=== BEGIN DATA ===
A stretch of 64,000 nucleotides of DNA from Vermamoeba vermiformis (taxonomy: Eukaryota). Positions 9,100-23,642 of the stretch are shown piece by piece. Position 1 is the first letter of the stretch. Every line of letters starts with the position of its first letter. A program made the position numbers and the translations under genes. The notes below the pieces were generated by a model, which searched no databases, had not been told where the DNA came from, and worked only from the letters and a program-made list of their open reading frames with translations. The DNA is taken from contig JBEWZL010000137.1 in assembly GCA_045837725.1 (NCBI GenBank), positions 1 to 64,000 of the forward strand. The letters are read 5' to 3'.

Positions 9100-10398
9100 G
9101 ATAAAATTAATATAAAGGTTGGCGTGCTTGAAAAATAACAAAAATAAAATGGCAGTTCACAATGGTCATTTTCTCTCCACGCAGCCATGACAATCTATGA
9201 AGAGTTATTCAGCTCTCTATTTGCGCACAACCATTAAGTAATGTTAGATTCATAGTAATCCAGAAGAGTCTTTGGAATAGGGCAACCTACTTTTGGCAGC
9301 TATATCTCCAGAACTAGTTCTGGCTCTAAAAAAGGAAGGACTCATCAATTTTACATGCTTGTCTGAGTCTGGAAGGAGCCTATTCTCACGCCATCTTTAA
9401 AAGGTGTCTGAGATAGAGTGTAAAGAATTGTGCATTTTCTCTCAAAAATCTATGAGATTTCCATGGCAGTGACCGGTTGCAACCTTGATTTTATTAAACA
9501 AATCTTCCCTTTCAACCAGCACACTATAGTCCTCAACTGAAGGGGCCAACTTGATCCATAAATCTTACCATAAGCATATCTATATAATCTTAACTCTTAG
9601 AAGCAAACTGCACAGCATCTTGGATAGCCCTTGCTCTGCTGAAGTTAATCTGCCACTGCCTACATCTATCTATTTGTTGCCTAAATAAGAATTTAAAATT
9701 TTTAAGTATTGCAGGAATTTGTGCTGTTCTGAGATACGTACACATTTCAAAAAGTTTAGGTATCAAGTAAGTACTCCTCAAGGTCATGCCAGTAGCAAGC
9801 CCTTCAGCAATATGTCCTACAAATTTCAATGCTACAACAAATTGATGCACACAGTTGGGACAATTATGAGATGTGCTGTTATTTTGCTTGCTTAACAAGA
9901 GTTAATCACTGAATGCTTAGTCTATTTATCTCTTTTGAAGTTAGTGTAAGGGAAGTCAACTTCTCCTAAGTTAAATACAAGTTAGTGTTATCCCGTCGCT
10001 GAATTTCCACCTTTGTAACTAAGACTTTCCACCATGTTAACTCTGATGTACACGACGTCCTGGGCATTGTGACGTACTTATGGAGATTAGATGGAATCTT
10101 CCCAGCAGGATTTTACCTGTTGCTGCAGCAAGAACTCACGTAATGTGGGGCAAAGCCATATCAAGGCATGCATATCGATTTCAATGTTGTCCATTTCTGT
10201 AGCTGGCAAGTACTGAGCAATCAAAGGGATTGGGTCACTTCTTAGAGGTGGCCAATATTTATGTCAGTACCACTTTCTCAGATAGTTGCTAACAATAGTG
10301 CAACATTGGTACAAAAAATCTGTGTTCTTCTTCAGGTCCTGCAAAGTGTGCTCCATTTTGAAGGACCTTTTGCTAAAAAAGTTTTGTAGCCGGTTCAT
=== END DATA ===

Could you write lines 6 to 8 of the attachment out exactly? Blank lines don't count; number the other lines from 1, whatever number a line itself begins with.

9301 TATATCTCCAGAACTAGTTCTGGCTCTAAAAAAGGAAGGACTCATCAATTTTACATGCTTGTCTGAGTCTGGAAGGAGCCTATTCTCACGCCATCTTTAA
9401 AAGGTGTCTGAGATAGAGTGTAAAGAATTGTGCATTTTCTCTCAAAAATCTATGAGATTTCCATGGCAGTGACCGGTTGCAACCTTGATTTTATTAAACA
9501 AATCTTCCCTTTCAACCAGCACACTATAGTCCTCAACTGAAGGGGCCAACTTGATCCATAAATCTTACCATAAGCATATCTATATAATCTTAACTCTTAG